We wrote about some “high profile” paper retractions in stem cell field. Unfortunately, very recently, we’ve got more retractions from Amy Wagers lab at Harvard Stem Cell Institute. I think, it’s important to follow-up on this case, because her studies had a significant impact in the field.
In 2010, Nature retracted Wagers paper about rejuvenation of blood stem cell niches. The whole chain reaction of events has followed later:
- Blood posts “notice of concern” over second Wagers-Mayack paper
- Editor of another journal where Wagers and Mayack published an abstract is monitoring the situation
- Scientist raised serious questions about 2008 Cell study by Amy Wagers
The most interesting part in this story is a public comment from Wagers’ lab postdoc Shane Mayack, whose papers were retracted.
…Shane Mayack, a postdoc in Wagers’ lab who had been dismissed after an inquiry into what happened, did not sign that retraction. Since then, Mayack has not spoken to the press, except for a brief comment to Nature through her attorney.
Here, we present, unedited, Mayack’s side of the story. While accepting responsibility, she also has a number of suggestions for how universities and journals can handle these situations better.
You can read comments and see reaction on her open letter. It was an unique case when postdoc speak out after retraction.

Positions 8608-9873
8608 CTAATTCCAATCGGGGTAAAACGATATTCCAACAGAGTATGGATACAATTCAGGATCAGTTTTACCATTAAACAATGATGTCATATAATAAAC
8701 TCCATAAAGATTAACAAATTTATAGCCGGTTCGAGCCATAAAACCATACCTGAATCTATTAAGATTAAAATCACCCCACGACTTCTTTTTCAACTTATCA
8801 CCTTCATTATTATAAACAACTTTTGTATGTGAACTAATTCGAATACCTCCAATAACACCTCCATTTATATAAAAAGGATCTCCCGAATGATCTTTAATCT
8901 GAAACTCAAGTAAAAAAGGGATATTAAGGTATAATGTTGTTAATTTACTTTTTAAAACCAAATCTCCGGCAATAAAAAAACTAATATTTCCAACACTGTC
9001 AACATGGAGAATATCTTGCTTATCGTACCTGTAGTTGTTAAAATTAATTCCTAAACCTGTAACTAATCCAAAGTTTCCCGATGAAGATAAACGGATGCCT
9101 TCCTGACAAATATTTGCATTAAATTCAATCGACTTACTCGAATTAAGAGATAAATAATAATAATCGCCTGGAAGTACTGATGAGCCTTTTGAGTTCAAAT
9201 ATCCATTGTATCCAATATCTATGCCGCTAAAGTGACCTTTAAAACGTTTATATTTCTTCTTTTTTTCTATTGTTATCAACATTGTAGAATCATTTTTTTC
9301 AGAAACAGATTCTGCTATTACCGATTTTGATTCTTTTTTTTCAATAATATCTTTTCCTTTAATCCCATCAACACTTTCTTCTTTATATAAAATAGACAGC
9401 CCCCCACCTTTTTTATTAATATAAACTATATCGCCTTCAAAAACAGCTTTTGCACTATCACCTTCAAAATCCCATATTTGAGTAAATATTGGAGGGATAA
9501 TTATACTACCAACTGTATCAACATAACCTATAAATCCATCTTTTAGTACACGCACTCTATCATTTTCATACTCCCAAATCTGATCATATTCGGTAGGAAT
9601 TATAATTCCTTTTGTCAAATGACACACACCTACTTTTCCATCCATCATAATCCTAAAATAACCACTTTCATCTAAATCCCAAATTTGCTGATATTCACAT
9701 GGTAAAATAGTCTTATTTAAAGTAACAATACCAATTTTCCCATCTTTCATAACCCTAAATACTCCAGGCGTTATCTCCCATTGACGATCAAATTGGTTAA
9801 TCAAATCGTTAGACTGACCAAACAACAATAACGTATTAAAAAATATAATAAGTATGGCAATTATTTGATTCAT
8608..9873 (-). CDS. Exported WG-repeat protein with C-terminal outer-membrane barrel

Well, the story is continuing. Two weeks ago we got new retraction from Wagers’ lab:
Blood retracts stem cell paper from Amy Wagers’ Harvard lab after 14 months of concern:
That Mayack refused to sign on to the retraction notice follows form; she did not agree to the Nature retraction. According to Mayack, the issues involving her work in the lab involved what boil down to organizational problems or, perhaps more accurately, disorganizational problems. She called them “mistakes made in data retrieval that were a cause of a poor, but not a unique, data management and archiving system” — but not fraud.
As the latest retraction notes, Harvard has been conducting an internal investigation of the matter — for years, it seems. We attempted to pry a few facts from the university back in October, on the anniversary of the Nature retraction, but our entreaty went unanswered.
The whole story is very sad. It’s getting a lot of publicity. But we really have to know the reasons for all retractions in order to learn something and avoid mistakes in the future.
You can track all Wagers retractions here